Assessing the value, importance, or quality of things or people.
Scheduling Work and Activities
Scheduling events, programs, and activities, as well as the work of others.
Communicating with Persons Outside Organization
Communicating with people outside the organization, representing the organization to customers, the public, government, and other external sources. This information can be exchanged in person, in writing, or by telephone or e-mail.
Communicating with Supervisors, Peers, or Subordinates
Providing information to supervisors, co-workers, and subordinates by telephone, in written form, e-mail, or in person.
AREAS OF KNOWLEDGE
Knowledge of design techniques, tools, and principles involved in production of precision technical plans, blueprints, drawings, and models.
Knowledge of the structure and content of the English language including the meaning and spelling of words, rules of composition, and grammar.
Production and Processing
Knowledge of raw materials, production processes, quality control, costs, and other techniques for maximizing the effective manufacture and distribution of goods.
Administration and Management
Knowledge of business and management principles involved in strategic planning, resource allocation, human resources modeling, leadership technique, production methods, and coordination of people and resources.
Sales and Marketing
Knowledge of principles and methods for showing, promoting, and selling products or services. This includes marketing strategy and tactics, product demonstration, sales techniques, and sales control systems.
Education and Training
Knowledge of principles and methods for curriculum and training design, teaching and instruction for individuals and groups, and the measurement of training effects.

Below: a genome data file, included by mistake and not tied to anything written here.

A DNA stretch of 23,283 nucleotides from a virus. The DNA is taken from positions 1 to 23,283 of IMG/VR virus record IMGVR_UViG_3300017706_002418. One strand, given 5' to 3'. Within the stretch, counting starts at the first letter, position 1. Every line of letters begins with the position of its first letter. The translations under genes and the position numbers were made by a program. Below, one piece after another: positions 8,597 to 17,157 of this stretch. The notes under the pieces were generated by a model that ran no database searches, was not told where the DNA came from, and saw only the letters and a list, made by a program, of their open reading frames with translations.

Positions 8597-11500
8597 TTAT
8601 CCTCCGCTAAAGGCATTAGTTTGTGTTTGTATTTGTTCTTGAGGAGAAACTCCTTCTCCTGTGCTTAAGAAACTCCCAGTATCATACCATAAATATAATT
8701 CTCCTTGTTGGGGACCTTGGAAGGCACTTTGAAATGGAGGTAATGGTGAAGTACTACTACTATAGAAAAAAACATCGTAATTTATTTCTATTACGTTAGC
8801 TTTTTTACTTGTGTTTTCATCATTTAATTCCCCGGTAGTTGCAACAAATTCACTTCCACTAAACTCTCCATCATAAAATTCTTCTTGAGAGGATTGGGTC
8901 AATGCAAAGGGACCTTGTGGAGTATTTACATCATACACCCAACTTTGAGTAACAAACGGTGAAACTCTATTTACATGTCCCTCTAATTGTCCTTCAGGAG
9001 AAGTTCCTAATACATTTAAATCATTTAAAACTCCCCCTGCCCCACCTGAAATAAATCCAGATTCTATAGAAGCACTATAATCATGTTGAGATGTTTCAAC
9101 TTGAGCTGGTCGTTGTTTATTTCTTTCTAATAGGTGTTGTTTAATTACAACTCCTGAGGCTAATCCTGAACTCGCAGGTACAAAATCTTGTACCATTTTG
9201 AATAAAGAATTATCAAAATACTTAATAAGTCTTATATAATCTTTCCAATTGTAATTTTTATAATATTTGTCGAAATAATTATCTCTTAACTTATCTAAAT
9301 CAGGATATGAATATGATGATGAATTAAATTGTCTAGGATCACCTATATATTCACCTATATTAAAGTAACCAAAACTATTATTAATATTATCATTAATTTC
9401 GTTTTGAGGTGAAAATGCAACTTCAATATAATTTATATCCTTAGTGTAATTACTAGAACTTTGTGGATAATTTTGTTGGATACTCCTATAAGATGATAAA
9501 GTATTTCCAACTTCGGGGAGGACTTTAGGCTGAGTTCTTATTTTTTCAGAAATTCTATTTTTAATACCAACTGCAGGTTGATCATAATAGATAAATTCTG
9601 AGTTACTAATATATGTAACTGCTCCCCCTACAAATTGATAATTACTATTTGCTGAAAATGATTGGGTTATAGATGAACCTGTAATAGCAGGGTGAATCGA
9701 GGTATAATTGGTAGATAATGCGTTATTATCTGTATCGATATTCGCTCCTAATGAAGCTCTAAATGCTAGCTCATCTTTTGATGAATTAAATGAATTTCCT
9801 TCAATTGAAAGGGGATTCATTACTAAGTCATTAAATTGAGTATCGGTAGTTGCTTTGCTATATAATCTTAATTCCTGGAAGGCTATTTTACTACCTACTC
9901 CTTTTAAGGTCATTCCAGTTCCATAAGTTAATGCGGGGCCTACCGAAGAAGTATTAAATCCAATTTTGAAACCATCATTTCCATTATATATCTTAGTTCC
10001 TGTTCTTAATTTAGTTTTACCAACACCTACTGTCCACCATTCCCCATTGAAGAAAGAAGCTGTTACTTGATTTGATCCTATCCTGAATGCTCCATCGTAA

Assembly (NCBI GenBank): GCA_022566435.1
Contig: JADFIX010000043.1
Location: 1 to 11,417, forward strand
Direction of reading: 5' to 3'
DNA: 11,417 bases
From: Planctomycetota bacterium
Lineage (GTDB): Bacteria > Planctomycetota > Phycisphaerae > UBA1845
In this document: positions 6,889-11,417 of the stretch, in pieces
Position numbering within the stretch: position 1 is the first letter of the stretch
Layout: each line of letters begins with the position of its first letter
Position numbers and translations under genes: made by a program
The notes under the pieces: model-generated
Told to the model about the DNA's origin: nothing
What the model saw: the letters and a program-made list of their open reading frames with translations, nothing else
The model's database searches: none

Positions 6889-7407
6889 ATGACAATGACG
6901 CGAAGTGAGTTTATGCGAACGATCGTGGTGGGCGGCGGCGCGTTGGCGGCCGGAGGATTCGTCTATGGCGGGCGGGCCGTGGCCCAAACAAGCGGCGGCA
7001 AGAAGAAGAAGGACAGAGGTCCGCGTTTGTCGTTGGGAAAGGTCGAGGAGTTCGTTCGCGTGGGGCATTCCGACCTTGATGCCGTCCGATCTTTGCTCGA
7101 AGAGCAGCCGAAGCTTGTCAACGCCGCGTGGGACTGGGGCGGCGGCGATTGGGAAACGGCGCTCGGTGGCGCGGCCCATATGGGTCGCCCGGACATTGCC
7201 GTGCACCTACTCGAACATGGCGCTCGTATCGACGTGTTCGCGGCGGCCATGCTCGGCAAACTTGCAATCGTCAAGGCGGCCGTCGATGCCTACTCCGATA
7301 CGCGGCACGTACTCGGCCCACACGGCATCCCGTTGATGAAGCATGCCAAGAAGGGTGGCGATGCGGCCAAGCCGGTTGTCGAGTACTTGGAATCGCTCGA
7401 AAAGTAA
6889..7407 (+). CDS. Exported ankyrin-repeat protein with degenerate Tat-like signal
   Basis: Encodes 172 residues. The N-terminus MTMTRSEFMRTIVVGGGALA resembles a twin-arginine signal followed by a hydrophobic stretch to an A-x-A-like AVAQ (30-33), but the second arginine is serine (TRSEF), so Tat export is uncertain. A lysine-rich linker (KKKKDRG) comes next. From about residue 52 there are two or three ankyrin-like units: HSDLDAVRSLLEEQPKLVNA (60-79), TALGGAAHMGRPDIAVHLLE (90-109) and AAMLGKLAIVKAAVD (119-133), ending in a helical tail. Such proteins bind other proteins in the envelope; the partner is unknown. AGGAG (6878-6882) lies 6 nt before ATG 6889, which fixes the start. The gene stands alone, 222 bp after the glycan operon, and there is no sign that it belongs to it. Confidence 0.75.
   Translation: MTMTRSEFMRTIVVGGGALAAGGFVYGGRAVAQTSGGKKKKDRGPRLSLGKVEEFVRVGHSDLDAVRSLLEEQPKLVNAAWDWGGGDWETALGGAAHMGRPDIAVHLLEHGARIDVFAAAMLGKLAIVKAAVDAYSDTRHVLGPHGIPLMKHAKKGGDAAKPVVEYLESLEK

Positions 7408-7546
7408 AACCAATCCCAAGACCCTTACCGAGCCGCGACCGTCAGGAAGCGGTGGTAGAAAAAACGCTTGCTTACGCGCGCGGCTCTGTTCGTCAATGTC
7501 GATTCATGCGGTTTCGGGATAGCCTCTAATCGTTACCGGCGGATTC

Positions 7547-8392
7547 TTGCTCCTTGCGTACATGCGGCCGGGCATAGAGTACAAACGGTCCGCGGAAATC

Customer and Personal Service
Knowledge of principles and processes for providing customer and personal services. This includes customer needs assessment, meeting quality standards for services, and evaluation of customer satisfaction.
Knowledge of arithmetic, algebra, geometry, calculus, statistics, and their applications.
The ability to communicate information and ideas in speaking so others will understand.
The ability to come up with unusual or clever ideas about a given topic or situation, or to develop creative ways to solve a problem.
The ability to listen to and understand information and ideas presented through spoken words and sentences.
The ability to read and understand information and ideas presented in writing.
The ability to combine pieces of information to form general rules or conclusions (includes finding a relationship among seemingly unrelated events).
Fluency of Ideas
The ability to come up with a number of ideas about a topic (the number of ideas is important, not their quality, correctness, or creativity).
The ability to apply general rules to specific problems to produce answers that make sense.
The ability to tell when something is wrong or is likely to go wrong. It does not involve solving the problem, only recognizing there is a problem.
Using logic and reasoning to identify the strengths and weaknesses of alternative solutions, conclusions or approaches to problems.
Giving full attention to what other people are saying, taking time to understand the points being made, asking questions as appropriate, and not interrupting at inappropriate times.
Judgment and Decision Making
Considering the relative costs and benefits of potential actions to choose the most appropriate one.
Talking to others to convey information effectively.
Adjusting actions in relation to others' actions.
Understanding the implications of new information for both current and future problem-solving and decision-making.
Being aware of others' reactions and understanding why they react as they do.